1. Consumers’ tastes and preferences: Consumer’s Tastes and preferences play a vital role in determining a demand for a product. Tastes and preferences often depend on the lifestyle, culture, social customs, hobbies, age and sex of the consumers and the religious sentiments attached to a commodity. The change in any of these factors results in the change in the consumer’s tastes and preferences, thereby resulting in either increase or decrease in the demand for a product.
  2. Advertisement Expenditure: Advertisement is done to promote sales of a product. It helps in stimulating demand for a product in four ways; by informing the prospective consumers about the availability of a product, by showing its superiority over the competitor’s brand, by influencing the consumer’s choice against the rival product and by setting new fashion and changing tastes of the consumers. The effect of advertisement is said to be fruitful if it leads to the upward shift in the demand curve, i.e. the demand increases with the increase in the advertisement expenditure, other things remaining constant.
  3. Consumers’ Expectations: In the short run, the consumer’s expectation with respect to the income, future prices of the product and its supply position plays a vital role in determining the demand for a commodity. If the consumer expects a high rise in the price of the commodity, shall purchase it today at a high current price so as to avoid the pinch of the high price in the future. On the contrary, if the prices are expected to fall in the future the consumer will postpone their purchase with a view to avail benefits of lower prices in the future, especially in case of nonessential goods.

    Likewise, an expected increase in the income increases the demand for a product and vice-versa. Also, in the case of scarce goods, if its production is expected to fall short in the future, the consumer will buy it at current higher prices.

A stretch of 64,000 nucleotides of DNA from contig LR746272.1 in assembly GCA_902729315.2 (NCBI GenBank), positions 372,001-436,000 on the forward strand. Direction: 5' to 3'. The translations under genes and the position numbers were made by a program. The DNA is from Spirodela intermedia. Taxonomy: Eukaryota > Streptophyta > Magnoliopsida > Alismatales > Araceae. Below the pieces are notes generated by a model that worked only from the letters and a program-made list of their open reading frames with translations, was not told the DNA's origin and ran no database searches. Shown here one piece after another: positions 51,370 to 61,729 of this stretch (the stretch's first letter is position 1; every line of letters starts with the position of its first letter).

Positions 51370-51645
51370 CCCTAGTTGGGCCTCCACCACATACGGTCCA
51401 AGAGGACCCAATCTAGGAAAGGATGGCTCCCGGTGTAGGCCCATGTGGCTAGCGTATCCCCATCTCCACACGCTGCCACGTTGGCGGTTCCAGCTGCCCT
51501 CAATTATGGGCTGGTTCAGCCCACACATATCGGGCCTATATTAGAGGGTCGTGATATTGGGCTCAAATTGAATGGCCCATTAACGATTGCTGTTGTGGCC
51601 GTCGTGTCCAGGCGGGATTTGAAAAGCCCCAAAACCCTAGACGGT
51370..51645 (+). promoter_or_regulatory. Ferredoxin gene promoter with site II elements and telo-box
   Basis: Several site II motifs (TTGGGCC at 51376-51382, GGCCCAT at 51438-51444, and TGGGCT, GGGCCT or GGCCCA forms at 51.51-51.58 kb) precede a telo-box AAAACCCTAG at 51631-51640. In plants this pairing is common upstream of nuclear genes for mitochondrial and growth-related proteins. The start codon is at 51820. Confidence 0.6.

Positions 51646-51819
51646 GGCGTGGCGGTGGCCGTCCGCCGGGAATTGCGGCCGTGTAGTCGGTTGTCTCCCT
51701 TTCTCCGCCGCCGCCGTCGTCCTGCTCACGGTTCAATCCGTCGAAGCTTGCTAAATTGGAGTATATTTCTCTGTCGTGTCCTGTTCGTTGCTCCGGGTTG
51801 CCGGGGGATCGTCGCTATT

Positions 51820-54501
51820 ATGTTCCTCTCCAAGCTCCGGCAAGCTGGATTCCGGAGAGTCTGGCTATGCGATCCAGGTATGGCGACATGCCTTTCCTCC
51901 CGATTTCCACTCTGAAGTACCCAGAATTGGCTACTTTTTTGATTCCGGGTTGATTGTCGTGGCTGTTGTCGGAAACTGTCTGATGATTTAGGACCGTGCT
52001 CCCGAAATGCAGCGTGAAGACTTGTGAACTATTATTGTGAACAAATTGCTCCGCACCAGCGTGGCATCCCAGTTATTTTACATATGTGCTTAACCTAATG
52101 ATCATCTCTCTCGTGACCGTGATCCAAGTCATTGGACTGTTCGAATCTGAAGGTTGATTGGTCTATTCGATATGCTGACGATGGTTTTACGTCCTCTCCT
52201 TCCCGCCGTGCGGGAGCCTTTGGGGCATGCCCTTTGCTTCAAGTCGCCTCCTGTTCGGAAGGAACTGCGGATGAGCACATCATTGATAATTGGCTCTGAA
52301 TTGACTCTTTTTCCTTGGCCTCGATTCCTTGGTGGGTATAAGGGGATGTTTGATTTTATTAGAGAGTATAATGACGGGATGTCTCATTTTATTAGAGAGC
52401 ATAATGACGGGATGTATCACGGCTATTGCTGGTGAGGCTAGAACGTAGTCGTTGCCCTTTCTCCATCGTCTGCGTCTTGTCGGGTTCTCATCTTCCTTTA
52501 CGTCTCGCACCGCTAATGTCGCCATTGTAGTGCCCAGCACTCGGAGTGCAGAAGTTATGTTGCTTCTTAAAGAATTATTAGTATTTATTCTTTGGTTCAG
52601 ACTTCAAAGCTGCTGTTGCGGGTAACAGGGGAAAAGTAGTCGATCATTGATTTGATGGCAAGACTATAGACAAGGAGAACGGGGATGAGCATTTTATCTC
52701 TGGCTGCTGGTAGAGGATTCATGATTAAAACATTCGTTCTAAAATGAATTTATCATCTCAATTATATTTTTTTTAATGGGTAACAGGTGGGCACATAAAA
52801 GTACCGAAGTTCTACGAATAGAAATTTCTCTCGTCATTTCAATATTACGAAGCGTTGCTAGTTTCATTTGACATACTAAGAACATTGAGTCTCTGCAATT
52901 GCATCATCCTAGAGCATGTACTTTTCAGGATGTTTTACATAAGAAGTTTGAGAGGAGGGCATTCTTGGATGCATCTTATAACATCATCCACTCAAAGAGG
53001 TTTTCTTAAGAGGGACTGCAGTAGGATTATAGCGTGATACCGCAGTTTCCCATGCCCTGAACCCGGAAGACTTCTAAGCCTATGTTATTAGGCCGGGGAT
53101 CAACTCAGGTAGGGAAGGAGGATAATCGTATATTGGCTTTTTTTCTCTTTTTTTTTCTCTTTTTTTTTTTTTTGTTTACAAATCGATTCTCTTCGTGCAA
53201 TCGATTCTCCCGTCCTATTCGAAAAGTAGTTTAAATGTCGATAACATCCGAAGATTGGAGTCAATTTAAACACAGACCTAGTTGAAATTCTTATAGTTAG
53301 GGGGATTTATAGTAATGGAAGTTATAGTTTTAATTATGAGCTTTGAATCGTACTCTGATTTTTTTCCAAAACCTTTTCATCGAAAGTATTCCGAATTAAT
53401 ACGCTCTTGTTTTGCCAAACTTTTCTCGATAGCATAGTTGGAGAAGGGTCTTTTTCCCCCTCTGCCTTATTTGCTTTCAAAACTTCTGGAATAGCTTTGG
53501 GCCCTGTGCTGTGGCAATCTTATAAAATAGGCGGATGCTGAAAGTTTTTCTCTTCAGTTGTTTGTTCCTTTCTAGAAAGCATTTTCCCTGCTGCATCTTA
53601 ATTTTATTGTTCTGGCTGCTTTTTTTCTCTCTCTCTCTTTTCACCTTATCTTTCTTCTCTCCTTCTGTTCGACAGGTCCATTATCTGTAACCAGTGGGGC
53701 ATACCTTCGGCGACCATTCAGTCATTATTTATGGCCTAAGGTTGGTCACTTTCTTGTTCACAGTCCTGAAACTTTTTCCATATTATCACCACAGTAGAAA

4. Demonstration Effect: Often, the new commodities or new models of an existing product are bought by the rich people. Some people buy goods due to their genuine need for them or have excess purchasing power. While some others do so because they want to exhibit their affluence. Once the commodity is in very much fashion, many households buy them not because they have a genuine need for them but their neighbors have purchased it. Thus, the purchase made by such people arises out of feelings as jealousy, equality in society, competition, social inferiority, status consciousness. The purchases made on the account of these factors results in the demonstration effect, also called as Bandwagon Effect.
  5. Consumer-Credit Facility: The availability of credit to the consumer also determines the demand for a product. The credit extended by sellers, banks, friends, relatives or from other sources induces a consumer to buy more than what would have not been possible in the absence of the credit. Thus, the consumers with more borrowing capacity consumes more than the ones who borrow less.
  6. Population of the Country: The population of the country also determines the total domestic demand for a product of mass consumption. For a given level of per capita income, tastes and preferences, price, income, etc., the larger the size of the population the larger the demand for a product and vice-versa.
  7. Distribution of National Income: The national income is one of the basic determinants of the market demand for a product, such as the higher the national income, the higher the demand for all the normal goods. Apart from its level, the distribution pattern of the national income also determines the overall demand for a product. Such as, if the national income is unevenly distributed, i.e., the majority of the population falls under the low-income groups, then the market demand for the inferior goods will be more than the other category goods.

Thus, the demand for a commodity can be estimated or analyzed by studying the determinants of market demand and the nature of the relationship between the demand and its determinants